Flatulence pants fly off the shelves in Japan | Connect Asia

Flatulence pants fly off the shelves in Japan

Flatulence pants fly off the shelves in Japan

Updated 24 December 2012, 14:48 AEDT

Fads are not uncommon in Japan and every now and again a particular product captures the imagination, and so much more.

The latest product to fly off the shelves is a flatulence-absorbing underpant which is proving popular with all age groups.

The company behind these odour-eating undies are now planning to go global.

Correspondent: Mark Willacy

Speaker: Nobuyuki Imai, producer of the flatulence pants

(Shopping centre crowd noise)

WILLACY: Here in shopping centres in Japan, like many places around the world, the Christmas rush is in full swing.

And just what do you buy someone who has everything? Well, Nobuyuki Imai reckons he has the very thing.

(Nobuyuki Imai speaking Japanese)

"Our underpants are 100 per cent cotton", he tells me.

"But they contain ceramic particles and metal ions. The ceramic absorbs the smell and the ions decompose it", Mr Imai says.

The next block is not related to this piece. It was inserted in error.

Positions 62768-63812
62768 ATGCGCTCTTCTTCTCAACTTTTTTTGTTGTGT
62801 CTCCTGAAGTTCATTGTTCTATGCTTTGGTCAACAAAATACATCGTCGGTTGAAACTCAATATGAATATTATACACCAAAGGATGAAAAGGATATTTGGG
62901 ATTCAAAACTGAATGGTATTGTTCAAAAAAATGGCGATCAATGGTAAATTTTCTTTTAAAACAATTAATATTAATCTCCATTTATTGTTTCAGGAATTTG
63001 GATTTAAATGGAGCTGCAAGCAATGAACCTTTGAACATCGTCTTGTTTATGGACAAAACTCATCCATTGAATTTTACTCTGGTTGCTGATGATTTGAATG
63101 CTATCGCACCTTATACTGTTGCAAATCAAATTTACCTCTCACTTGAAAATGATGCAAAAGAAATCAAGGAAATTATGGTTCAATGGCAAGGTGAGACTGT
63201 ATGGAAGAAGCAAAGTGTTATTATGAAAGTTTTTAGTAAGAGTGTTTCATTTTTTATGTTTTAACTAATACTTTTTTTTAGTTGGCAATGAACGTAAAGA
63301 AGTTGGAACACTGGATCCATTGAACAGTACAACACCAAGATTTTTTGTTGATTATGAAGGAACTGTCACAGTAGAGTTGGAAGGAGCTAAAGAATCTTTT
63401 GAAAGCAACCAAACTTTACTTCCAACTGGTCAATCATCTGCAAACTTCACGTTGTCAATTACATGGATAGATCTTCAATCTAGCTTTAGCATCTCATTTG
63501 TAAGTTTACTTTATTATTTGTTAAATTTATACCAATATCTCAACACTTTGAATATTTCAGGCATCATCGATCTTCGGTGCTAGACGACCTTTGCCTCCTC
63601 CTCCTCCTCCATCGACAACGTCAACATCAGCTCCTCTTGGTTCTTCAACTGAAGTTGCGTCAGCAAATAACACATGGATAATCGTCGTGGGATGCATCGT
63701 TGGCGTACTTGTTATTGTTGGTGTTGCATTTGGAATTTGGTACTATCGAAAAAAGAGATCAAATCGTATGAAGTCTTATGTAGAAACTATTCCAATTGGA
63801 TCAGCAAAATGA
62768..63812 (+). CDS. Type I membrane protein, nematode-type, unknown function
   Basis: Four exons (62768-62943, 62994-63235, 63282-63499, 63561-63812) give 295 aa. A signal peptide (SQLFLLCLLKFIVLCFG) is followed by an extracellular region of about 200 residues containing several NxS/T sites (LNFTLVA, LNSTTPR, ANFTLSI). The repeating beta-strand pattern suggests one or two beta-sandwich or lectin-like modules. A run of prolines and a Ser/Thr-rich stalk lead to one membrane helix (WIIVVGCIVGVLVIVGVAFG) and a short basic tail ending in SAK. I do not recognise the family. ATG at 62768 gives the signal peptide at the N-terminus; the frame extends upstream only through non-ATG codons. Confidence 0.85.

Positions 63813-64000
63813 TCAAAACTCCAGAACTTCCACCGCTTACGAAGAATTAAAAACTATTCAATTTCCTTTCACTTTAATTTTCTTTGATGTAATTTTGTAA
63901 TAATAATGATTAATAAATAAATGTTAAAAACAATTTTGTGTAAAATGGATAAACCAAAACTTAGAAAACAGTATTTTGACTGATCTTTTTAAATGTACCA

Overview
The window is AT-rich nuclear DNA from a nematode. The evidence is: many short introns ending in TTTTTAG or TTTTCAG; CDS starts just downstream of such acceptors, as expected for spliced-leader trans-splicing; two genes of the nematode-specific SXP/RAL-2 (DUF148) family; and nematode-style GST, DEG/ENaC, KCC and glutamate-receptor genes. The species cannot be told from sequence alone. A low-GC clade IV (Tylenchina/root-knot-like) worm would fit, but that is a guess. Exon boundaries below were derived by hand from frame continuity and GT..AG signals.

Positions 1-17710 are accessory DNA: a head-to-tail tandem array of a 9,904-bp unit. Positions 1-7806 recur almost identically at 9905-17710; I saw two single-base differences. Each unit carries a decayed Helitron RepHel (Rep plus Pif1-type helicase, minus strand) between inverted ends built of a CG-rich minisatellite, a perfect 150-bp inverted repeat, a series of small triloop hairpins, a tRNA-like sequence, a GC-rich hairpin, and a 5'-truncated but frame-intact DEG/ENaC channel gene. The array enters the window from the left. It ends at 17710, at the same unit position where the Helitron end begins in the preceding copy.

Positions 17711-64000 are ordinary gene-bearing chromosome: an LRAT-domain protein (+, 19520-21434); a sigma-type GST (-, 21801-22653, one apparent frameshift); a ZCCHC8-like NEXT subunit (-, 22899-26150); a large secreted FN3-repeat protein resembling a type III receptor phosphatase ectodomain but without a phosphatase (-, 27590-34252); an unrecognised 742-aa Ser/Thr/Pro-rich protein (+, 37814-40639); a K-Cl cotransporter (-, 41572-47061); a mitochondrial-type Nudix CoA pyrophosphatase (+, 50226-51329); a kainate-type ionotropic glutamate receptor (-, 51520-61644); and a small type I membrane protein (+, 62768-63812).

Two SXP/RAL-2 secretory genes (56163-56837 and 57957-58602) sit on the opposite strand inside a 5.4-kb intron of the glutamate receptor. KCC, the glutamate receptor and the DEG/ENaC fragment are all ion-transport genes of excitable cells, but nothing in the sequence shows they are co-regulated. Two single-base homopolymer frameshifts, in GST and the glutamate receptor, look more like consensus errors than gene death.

In other words, Nobuyuki Imai's company has developed flatulence-absorbing undies.

(Nobuyuki Imai speaking Japanese)

"Our initial target was old people with bowel issues", Mr Imai tells me.

"We were targeting nursing homes and hospitals, but then young people started buying them.

Apparently, people in all age groups have flatulence problems", he says.

WILLACY: Maybe Mr Imai senses my scepticism, so he decides to put his undies where his mouth is.

Grabbing a jar, he sprays in some ammonia, to replicate, well, a certain smell.

(Both laughing)

Oh yes. Oh, that's quite malodorous.

He then jams his jocks into the jar, gives it a shake, and opens the lid for me to take a whiff.

MARK WILLACY: Mmm! It's gone.


MARK WILLACY: The ammonia has gone, the smell.

(Nobuyuki Imai speaking Japanese)

WILLACY: Mr Imai's company is closely guarding its odour-absorbing undies technology.

That's because it has applications well beyond underpants.

(Nobuyuki Imai speaking Japanese)

"Take socks for example", he says.

"We started selling them for men over 40, because we have tatami mat rooms in Japan and people have to take off their shoes.

So these men in particular worry about the smell of their feet", says Mr Imai.

Mr Imai's 120-year-old textile company has been bombarded with orders from around the world, proving that a fear of foul odour unites us all.


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